(2.) Although Dharmanand did not depose before the trial court, but the owner of the said truck, namely, Anil Kumar Jukaria deposed as PW2 and proved the First Information Report. The doctor, who conducted post mortem of the dead body of the deceased, deposed as PW1 and, in course thereof, held out that the injuries, sustained by the victim, could also be sustained by use of, amongst others, iron rod. The Investigating Officer deposed as PW4. In course of deposing, PW4 did not indicate as to how he came to learn, in course of investigation, possible involvement of appellants Diwan Singh and Mukesh Singh, as also of PW3, with the crime alleged. The prosecution relied upon the evidence of PW3 to put home the charges. In the event, evidence of PW3 is not looked at, there is no evidence on record connecting the appellants with the crime in question. The question is, whether the evidence of PW3 should or should not be looked at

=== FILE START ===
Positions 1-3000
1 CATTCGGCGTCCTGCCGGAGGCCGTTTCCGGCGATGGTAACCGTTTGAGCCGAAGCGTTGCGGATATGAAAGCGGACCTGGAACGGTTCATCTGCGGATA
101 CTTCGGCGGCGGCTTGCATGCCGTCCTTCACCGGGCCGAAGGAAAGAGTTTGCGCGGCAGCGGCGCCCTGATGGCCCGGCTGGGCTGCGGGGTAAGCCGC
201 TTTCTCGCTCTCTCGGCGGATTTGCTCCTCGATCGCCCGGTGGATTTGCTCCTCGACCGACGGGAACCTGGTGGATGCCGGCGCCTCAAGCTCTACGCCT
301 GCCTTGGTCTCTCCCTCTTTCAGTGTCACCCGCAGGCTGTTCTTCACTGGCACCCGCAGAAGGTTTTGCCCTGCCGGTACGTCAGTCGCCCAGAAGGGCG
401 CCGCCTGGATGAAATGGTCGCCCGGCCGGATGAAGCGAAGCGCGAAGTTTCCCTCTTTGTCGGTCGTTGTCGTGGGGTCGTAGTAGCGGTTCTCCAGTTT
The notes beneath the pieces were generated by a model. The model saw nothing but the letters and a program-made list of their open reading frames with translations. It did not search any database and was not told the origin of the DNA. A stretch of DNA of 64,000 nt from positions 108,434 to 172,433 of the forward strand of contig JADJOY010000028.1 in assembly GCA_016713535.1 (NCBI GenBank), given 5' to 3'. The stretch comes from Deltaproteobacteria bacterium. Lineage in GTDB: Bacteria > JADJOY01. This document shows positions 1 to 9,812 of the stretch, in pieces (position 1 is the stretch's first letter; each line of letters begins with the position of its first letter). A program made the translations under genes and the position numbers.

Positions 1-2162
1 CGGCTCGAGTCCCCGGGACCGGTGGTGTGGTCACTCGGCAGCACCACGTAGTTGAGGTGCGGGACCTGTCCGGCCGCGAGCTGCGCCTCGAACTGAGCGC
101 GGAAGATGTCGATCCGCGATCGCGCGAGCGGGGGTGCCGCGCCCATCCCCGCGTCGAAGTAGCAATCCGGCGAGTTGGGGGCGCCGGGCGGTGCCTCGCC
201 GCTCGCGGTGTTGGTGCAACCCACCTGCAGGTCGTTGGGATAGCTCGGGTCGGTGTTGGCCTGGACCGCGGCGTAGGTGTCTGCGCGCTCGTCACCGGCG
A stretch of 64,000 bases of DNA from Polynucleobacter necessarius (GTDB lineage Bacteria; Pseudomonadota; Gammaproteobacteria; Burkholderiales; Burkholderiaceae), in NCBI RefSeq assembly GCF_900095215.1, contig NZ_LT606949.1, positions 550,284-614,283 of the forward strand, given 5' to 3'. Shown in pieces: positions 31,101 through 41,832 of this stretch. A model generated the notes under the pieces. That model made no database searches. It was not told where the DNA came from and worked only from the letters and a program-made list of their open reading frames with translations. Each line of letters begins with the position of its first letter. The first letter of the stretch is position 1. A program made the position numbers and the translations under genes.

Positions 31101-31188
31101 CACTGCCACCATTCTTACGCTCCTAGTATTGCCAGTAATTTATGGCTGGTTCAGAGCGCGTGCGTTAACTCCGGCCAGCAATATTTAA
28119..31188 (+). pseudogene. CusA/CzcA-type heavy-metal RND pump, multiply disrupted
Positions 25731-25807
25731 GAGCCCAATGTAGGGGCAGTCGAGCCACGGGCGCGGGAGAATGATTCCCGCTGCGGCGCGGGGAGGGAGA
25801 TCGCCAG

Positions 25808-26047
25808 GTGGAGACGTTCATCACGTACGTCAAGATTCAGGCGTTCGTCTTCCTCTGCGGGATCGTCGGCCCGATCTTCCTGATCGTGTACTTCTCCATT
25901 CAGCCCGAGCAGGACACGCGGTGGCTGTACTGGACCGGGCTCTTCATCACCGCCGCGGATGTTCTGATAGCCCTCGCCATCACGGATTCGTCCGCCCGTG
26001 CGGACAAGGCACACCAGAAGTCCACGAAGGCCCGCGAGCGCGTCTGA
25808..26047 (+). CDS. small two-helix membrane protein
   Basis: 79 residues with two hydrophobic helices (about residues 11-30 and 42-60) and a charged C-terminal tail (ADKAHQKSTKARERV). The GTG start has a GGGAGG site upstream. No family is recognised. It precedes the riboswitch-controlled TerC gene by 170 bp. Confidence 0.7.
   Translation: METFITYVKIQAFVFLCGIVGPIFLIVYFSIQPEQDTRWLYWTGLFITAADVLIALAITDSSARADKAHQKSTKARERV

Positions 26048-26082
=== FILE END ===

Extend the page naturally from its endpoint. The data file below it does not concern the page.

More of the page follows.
(3.) PW3 is alleged to be an accomplice to the crime in question. PW3, according to him, was the cleaner of a truck bearing registration No. UP03 1992, the driver whereof was appellant Diwan Singh, and the same was owned by Bhuwan Upreti. Appellant Diwan Singh, in answer to questions put to him under Section 313 of the Code of Criminal Procedure, denied, amongst others, that PW3 was the cleaner of truck bearing registration No. UP03 1992. In the absence of corroboration of the assertion of PW3 that he was the cleaner of truck No. UP03 1992, it would be unsafe to conclude, for sure, that PW3 was, in fact, the cleaner of the said truck. Be that as it may, according to PW3, shorn of other details, victim, appellants Diwan Singh and Mukesh Singh, as well as one Gopal, took alcohol and, thereafter, had their meals at Karki Hotel in the night of 4 th March, 1998. Thereafter, victim went to his truck for sleeping purpose and the appellants and PW3 went to the truck of appellant Diwan Singh. Thereafter, they went to the truck of the victim and made him agree for a drive. At this time, appellant Diwan Singh was driving. At the place of incident, the truck was stopped. PW3 got down from the truck to relieve himself. At that time, appellant Diwan Singh gave a blow on the head of the victim with the iron rod. In consequence thereof, victim became unconscious. The body of the victim was dragged out down from the truck. Then, appellant Diwan Singh made PW3 to hold the head of the victim beneath the tyre of the truck in such a way so that the head is not moved. Appellant Mukesh Singh was asked to drive the truck of the victim and, accordingly, Mukesh Singh drove the said truck and that crushed the head of the victim. PW3 stated that, soon thereafter, appellant Diwan Singh threw the dead body of the victim in the roadside ditch and, then, drove the vehicle down and also ensured that the same also falls in the self-same ditch. Despite the name of Gopal coming, he was not examined. No one connected with Karki Hotel was examined. The post mortem report did not suggest that the head of the victim was crushed in the manner, as was described by PW3, under the wheels of a truck. According to PW3, he was an accomplice to the crime because he helped crushing of the head of the victim under the wheels of the truck. As aforesaid, the medical evidence does not suggest that the head of the victim was crushed in the manner as depicted by PW3 or the same was even close to the same. Therefore, it is doubtful whether PW3 was, in fact, an accomplice.;